In my M.A.Sc. work on stereo camera network calibration, I made use of a series of graphs to describe the relationships between nodes. Existing work had already produced the vision graph and what I will call the transition graph (after Farrell and Davis‘ transition model). In both graphs, each vertex represents a node (camera or camera pair, usually) in the multi-camera network.

The Vision Graph

In a typical sensor network, the sensing modality is simple and omnidirectional, and thus adjacency is a function of proximity. A consequence of this is that the sensing graph is usually a subset of, equal to, or a superset of the communication graph. Therefore, it is usually possible to cheat by initializing the sensing graph model using either physical topology (from, say, GPS) or communication topology.

Camera networks break from this in that their sensing modality is complex and directional, so sensing adjacency has relatively little to do with communication adjacency. Devarajan and Radke realized this early on, and proposed the vision graph. An edge in the vision graph represents information about shared field of view between the two nodes represented by its vertices; there is an edge wherever there is significant overlap of the observed scene. But what does significant mean? Assuming we’re referring to a classic, unweighted graph for the moment, in order for it to be useful, significant must mean that there is sufficient overlap that we can – or at least, that it is reasonable to expect that we could – achieve whatever task is intended for the shared data.

Since every published use of the vision graph I am aware of is a calibration application, let’s talk about that. Originally, Devarajan and Radke had to specify the vision graph manually a priori in order to use it for calibration; a follow-up with Cheng proposed a method to build it by propagating digests of SIFT features from the various images to other nodes. I myself only used it in concept, as a theoretical upper limit for the final calibration graph.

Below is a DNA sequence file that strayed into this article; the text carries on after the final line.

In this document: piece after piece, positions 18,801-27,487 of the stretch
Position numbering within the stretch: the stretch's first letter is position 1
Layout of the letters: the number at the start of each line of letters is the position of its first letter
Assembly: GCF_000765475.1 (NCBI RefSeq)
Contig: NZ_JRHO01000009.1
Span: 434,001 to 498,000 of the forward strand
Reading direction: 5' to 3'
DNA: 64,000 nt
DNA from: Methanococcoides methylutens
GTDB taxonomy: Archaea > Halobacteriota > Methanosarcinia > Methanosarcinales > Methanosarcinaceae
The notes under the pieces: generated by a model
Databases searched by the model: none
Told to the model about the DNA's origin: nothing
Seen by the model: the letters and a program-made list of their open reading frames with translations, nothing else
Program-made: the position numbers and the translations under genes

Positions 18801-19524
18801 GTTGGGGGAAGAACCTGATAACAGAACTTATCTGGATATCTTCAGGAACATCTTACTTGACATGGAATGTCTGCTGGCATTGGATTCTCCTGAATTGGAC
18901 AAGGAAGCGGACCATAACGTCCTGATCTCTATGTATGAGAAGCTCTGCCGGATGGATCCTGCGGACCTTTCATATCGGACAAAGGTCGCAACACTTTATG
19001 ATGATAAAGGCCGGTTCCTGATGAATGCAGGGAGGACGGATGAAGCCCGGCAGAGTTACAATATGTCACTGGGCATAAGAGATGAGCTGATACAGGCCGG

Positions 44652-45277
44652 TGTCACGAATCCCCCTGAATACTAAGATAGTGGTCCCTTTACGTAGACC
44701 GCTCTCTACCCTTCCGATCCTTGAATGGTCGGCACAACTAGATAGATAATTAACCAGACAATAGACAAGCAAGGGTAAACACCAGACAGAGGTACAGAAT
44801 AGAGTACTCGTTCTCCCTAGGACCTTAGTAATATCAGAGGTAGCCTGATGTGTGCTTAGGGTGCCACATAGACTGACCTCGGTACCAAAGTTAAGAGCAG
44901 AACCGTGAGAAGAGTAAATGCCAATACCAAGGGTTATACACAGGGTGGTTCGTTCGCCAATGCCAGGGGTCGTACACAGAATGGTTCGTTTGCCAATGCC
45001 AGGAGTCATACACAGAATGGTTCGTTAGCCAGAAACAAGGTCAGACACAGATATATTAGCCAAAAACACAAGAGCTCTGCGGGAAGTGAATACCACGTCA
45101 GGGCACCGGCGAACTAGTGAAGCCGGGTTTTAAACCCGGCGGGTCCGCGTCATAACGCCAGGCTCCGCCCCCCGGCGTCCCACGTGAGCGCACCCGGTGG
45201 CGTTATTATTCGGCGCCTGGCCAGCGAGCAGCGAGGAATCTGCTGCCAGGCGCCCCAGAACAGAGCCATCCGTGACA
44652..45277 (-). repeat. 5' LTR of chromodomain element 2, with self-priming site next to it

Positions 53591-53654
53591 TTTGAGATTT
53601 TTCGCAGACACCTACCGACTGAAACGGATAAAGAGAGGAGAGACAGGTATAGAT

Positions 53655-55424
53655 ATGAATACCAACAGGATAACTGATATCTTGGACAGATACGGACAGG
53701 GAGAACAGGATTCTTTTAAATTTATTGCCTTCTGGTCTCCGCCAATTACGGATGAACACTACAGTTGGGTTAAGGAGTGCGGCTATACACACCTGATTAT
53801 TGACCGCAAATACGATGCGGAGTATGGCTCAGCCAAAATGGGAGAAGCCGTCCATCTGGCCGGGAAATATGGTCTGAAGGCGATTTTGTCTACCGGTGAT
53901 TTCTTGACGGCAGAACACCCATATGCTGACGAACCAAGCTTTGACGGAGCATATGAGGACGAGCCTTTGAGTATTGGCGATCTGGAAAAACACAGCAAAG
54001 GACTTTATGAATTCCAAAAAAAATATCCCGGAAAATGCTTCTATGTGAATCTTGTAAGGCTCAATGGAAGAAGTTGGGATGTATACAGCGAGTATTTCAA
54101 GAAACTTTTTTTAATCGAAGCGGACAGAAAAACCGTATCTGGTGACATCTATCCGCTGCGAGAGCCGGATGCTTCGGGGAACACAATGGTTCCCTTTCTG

Now, for a digression…

The Transition Graph

Meanwhile, folks working on surveillance and tracking applications were also using a graph formalism – well, in most cases, a reflexive binary relation on the set of nodes that translates trivially into a graph formalism. An edge in the transition graph represents a different, although related, kind of adjacency between the two nodes represented by its vertices: the possibility of a target moving from the field of view of one node to that of the other. This, of course, includes overlapping fields of view, but importantly, it also extends to the non-overlapping case.

It quickly became clear to someone that it was worthwhile to represent not just the possibility, but the probability, of a transition. This may have been an obvious consequence of some of the methods used to actually determine this graph or relation – for example, Marinakis et al. used a Monte Carlo expectation-maximization method, and Farrell and Davis used sequential Bayesian estimation, both probability-oriented. Though intended to properly capture the information presented, it turns out that weighting the graph with these probabilities allows for some good optimization when it comes time to do predictions or camera hand-offs.

The Fuzzy Vision Graph

Seeing this, we thought, what if we similarly retain the uncertainty in the vision graph (rather than thresholding it out on an task-specific basis, as in all prior work) and put it to work optimizing calibration and other applications? Probability is, in general, ill-suited to the job, because we aren’t talking about transitions here. So, we considered another representation of uncertainty: fuzzy sets. A graph is an ordered pair $(V, E)$ of a set of vertices $V$ and a set of edged $E$; a fuzzy graph (in most definitions) is simply a generalization where $V$ and $E$ are fuzzy sets.

One nice thing immediately apparent is that, with the inherent, well, fuzziness of fuzzy graphs, there’s no longer any need to set task-specific thresholds in advance when constructing the model; instead of summarily judging whether overlap is significant, we simply capture the degree of significance, which if we really want can be thresholded later via task-specific alpha cuts. Beyond this, a number of opportunities for automatically optimizing various tasks in more advanced ways presented themselves as I poked at the idea. (This is the time when FuzzPy was born.)

The major problem, so far, is that there is no real understanding of what the ideal fuzzy vision graph actually represents. We can build them in various ways: using feature digests like Cheng, for example. But in order to decouple the practical optimization research from the practical modeling research, we need some definition of what a perfect vision graph for a camera network actually is.

Modeling Camera Network Coverage